The first full survey mapping the dragonflies and damselflies in Hertfordshire was carried out in the six years from 2000 to 2005, organised by Alan Reynolds, Tom Gladwin and Christine Shepperson through the Hertfordshire Natural History Society. During the survey period 23 species were recorded in the county, of which 19 were considered to be regularly breeding. An additional eight species were noted as having been reliably recorded in the county at other times bringing the county total to 31.

Since 2005, six additional species have been seen in the county for the first time, and it is likely that at least 25 species are now breeding regularly in Hertfordshire.  32 species were recorded in just the four years between 2018 and 2021.

Southern Emerald Damselfly found (new to Herts) in a St Albans garden, 2021 © Rupert Evershed

It was intended to start a new six year atlas survey in 2020, exactly 20 years after the first, but this was delayed because of Covid-19 and the survey will now take place from 2022 to 2027. Read more about the aims of the survey.

The intention will be to collect as many records of dragonflies and damselflies in Hertfordshire as possible during the survey period, with a minimum of at least two, but preferably three, visits made to each of the tetrads (2x2 km squares) that include parts of the county during suitable conditions.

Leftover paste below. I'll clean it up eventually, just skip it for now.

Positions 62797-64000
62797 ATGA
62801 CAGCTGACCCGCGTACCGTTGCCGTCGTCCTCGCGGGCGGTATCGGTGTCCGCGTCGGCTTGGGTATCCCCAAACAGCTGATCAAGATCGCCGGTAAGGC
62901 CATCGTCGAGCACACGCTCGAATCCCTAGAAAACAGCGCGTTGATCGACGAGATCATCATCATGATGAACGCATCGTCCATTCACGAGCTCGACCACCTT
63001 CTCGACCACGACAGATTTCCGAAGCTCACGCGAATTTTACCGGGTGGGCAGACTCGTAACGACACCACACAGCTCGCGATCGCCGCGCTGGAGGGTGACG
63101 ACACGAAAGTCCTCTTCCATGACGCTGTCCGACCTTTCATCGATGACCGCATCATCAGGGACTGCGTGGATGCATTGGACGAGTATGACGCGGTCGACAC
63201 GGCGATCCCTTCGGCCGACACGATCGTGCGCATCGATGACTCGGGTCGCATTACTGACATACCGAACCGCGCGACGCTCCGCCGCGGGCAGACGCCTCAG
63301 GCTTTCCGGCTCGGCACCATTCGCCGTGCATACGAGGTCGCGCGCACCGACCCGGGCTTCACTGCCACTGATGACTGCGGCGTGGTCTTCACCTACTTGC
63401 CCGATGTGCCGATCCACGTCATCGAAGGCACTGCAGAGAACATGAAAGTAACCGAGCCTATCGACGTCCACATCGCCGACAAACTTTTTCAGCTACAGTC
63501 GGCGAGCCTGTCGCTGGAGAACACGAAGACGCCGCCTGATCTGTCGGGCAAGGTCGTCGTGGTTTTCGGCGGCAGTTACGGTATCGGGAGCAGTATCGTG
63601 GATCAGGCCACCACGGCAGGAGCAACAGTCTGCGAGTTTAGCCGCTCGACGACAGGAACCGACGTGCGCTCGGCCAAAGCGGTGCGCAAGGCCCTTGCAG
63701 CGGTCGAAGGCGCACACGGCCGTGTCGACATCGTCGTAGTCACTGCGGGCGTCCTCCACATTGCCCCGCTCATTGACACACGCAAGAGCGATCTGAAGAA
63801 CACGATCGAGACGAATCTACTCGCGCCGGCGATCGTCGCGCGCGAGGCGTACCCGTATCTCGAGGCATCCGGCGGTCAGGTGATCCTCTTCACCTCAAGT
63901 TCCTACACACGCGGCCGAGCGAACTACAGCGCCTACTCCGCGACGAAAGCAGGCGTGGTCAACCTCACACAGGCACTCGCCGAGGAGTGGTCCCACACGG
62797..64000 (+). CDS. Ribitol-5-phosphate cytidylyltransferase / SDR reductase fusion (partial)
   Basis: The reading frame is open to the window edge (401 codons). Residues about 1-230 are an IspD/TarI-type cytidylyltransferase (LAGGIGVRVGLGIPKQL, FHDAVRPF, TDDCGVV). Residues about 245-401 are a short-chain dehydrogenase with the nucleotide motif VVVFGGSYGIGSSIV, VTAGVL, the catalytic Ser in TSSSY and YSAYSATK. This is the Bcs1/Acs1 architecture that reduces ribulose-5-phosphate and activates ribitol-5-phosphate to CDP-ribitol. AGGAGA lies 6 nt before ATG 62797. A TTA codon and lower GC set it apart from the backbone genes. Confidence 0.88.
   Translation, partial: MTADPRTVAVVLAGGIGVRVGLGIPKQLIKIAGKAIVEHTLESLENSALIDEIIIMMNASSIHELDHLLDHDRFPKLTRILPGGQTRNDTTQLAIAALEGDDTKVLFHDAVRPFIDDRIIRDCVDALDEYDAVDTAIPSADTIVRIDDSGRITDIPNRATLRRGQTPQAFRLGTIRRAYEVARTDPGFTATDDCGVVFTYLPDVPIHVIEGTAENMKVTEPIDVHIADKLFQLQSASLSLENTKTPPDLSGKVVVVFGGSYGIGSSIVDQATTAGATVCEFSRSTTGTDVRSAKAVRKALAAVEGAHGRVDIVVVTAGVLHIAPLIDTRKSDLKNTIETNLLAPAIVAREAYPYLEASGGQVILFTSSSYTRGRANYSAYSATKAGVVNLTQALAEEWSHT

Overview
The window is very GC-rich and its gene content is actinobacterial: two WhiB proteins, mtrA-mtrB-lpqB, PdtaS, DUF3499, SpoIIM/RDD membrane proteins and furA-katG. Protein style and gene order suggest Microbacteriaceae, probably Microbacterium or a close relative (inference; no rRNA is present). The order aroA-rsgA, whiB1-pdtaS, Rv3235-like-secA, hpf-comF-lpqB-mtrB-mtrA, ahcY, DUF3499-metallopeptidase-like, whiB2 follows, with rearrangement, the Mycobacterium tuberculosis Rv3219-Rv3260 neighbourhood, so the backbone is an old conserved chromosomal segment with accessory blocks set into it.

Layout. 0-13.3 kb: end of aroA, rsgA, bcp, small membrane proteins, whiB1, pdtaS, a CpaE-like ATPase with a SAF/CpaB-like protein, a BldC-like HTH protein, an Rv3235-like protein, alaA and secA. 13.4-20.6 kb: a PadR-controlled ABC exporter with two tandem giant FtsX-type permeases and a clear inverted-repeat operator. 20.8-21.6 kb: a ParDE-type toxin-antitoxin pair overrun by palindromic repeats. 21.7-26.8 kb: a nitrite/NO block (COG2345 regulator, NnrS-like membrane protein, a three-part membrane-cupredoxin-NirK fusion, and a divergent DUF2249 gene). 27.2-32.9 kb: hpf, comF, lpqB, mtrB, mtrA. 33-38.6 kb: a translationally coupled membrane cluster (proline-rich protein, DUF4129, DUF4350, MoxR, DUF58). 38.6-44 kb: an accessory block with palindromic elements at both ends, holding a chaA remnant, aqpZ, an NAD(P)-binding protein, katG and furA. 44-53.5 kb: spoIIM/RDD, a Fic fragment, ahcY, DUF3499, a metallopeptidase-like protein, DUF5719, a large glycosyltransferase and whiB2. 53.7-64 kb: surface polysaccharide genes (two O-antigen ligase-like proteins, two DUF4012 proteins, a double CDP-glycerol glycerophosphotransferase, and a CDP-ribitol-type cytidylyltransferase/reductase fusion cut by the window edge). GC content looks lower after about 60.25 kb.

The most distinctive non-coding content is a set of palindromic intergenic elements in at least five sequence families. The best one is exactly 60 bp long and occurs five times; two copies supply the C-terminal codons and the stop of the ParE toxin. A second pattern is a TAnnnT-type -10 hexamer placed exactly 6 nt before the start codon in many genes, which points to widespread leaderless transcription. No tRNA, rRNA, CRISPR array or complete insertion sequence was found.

A project of this type relies on having a sufficient number of volunteer recorders to collect records from all parts of the county – and pretty much anyone can contribute in some way if they want to.

The most basic biological record requires just four things:

  • Species
  • Location
  • Date
  • Recorder’s name.

Dragonfly and damselfly records can be submitted via this website, where an interactive map makes it easy to pinpoint a grid reference for each sighting. Anyone can make a potentially valuable contribution to the survey, even if they don’t have time to regularly visit sites all over the country and aren’t experts who can identify dragonflies from a brief fly-past. For example, regular visits to just a single site can help determine when each species is most likely to be flying if full lists of every species recorded is submitted for each visit and, if you have permission to visit private property you might be the only person who is in a position to send in records from that site.

Even private gardens might produce important records, especially gardens with ponds. There might be no other breeding habitat in some tetrads that are largely in built up areas, and the most recent addition to the Hertfordshire list was a Southern Emerald Damselfly, Lestes barbarus, that was found in a St Albans garden in July 2021.

Although the identification of dragonfly and damselfly species can seem confusing to people without much experience, UK species can very often be identified even from relatively poor photographs, so even people who don’t know the species may be able to contribute records if they can get some sort of photo that can be used to verify the species.

Further information about the survey and the species that have previously been found in Hertfordshire, are being added to the HNHS website. As each dragonfly season progresses, I hope to provide as much opportunity as possible for anyone who wants to learn to identify, and survey, dragonflies and damselflies to gain experience.

Read more about the aims of the survey.

Roy Woodward (Hertfordshire Dragonfly Recorder).